While KRAS mutations are a major mechanism of primary resistance to antiEGFR monoclonal antibody therapies, resistance mechanisms in KRAS WT patients are also being defined. Forty-sixty percent of patients with KRAS WT tumors fail to respond to treatment with antiEGFR monoclonal antibodies [51]. Therefore, other possible molecular determinants of response are being identified in those patients with EGFR monoclonal antibody-resistant WT KRAS disease.

The importance and frequency of NRAS (a ras oncogene variant) mutations in CRC remains under-investigated [52, 53]. Lambrechts et al. found that NRAS, KRAS, and BRAF mutations were all mutually exclusive events, with combined WT status of these genes associated with higher response rates and longer progression-free survival times [54]. Lambrechts et al. also reported that an NRAS mutation was associated with a lack of response to cetuximab. Irahara et al. investigated the relationship between NRAS mutations and clinical outcome in a collection of 225 colorectal cancers from two prospective cohort studies [55]. NRAS mutations were detected in 2.2% of the CRCs. There was no apparent association between the NRAS mutations and any clinical or pathologic features, including patient survival. However, the low frequency of NRAS mutations may obscure a significant relation. De Roock et al. conducted a retrospective analysis of over 700 tumor samples from patients treated with cetuximab plus chemotherapy and found a NRAS mutation frequency of 2.6%. Additionally, in KRAS wild types, carriers of NRAS mutations had a significantly lower response rate to cetuximab than NRAS wild types (7.7% versus 38.1%, P = .013) [26]. There was, however, no significant difference in median PFS (14 versus 26 weeks, P = .055) and median OS (38 versus 50 weeks, P = .051) between NRAS wild types and mutants [26].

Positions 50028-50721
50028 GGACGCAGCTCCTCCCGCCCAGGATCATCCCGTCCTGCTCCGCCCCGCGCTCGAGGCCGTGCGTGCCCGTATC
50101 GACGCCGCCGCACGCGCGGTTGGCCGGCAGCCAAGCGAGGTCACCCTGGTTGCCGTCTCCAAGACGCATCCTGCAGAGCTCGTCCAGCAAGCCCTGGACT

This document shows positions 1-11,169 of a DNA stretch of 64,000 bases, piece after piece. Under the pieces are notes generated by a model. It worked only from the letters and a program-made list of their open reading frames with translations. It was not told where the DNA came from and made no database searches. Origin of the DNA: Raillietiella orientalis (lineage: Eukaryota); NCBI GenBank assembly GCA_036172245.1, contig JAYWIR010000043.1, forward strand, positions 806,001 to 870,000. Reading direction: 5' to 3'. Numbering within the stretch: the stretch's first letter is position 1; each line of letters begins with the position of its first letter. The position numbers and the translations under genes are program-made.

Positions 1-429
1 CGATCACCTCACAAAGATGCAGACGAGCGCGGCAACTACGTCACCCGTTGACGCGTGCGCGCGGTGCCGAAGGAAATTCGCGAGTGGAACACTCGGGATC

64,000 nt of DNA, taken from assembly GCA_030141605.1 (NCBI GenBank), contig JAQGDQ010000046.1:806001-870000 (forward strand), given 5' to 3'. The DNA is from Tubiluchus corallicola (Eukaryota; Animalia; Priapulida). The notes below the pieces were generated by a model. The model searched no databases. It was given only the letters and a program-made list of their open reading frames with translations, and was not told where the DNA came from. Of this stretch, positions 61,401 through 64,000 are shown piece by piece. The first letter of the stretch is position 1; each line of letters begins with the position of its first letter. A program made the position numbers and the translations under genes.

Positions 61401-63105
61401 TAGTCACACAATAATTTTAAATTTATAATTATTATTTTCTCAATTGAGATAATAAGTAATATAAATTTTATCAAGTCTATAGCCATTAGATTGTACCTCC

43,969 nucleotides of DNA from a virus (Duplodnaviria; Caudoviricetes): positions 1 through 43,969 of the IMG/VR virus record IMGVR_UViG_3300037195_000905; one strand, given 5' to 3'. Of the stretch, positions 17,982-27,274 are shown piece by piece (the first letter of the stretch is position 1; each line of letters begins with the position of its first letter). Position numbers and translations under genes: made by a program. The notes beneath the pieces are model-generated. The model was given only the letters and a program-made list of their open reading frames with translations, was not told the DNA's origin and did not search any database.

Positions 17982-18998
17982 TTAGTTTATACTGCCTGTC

B-type Raf kinase (BRAF) is a component of the RAS-RAF-MEK signaling cascade of the EGFR (see Figure 1) [56]. A specific mutation in the BRAF gene (V600E) is present in approximately 5–8% of CRCs and is thought to be limited to those tumors without mutations in exon 2 of KRAS [42, 57]. BRAF, which is located directly downstream from RAS, can have activating mutations leading to stimulation of the MEK pathway [56, 58]. BRAF mutations appear to confer a poor prognosis, and it appears that BRAF mutations also predict for a lack of response to antiEGFR monoclonal antibodies [42, 57, 59, 60]. Loupakis et al. analyzed 87 patients with KRAS WT tumors for the BRAF V600E mutation who were receiving irinotecan and cetuximab for refractory metastatic CRC. This mutation was found in 15% of the patients and was associated with a lack of response to therapy (0% versus 32%, P = .016) and a shorter overall survival (4.1 months versus 13.9 months, P = .037) [61]. An additional retrospective analysis of 113 patients treated with antiEGFR monoclonal antibodies found the V600E BRAF mutation in 14% of the KRAS WT patients and was associated with no response to therapy and a statistically significant shorter progression-free survival and overall survival compared with BRAF WT patients [59]. In De Roock's retrospective analysis of tumor samples from patients treated with cetuximab plus chemotherapy, a BRAF mutation was discovered in 4.7% of tumors [26]. In KRAS wild types, carriers of BRAF mutations had a significantly lower response rate to cetuximab than in BRAF wild types (8.3% versus 38.0%, P = .0012), a significantly shorter PFS (8 versus 26 weeks, P < .0001), and a significantly shorter OS (26 versus 54 weeks, P < .0001) [26]. KRAS and BRAF mutation status do not, however, appear to affect the clinical benefit of oxaliplatin or irinotecan on PFS or OS [62]. Several compounds (PLX4032, PLX4720, and GDC-0879) which selectively inhibit the kinase enzyme BRAF containing the V600E mutation are in clinical development [63]. In BRAF mutant cancer cell lines, these selective BRAF inhibitors potently block RAF-MEK-ERK signaling. However, in those tumors that are BRAF WT, but possess a KRAS mutation, these BRAF inhibitors activate this same pathway and therefore should be avoided in those cancers with RAS mutations [6466].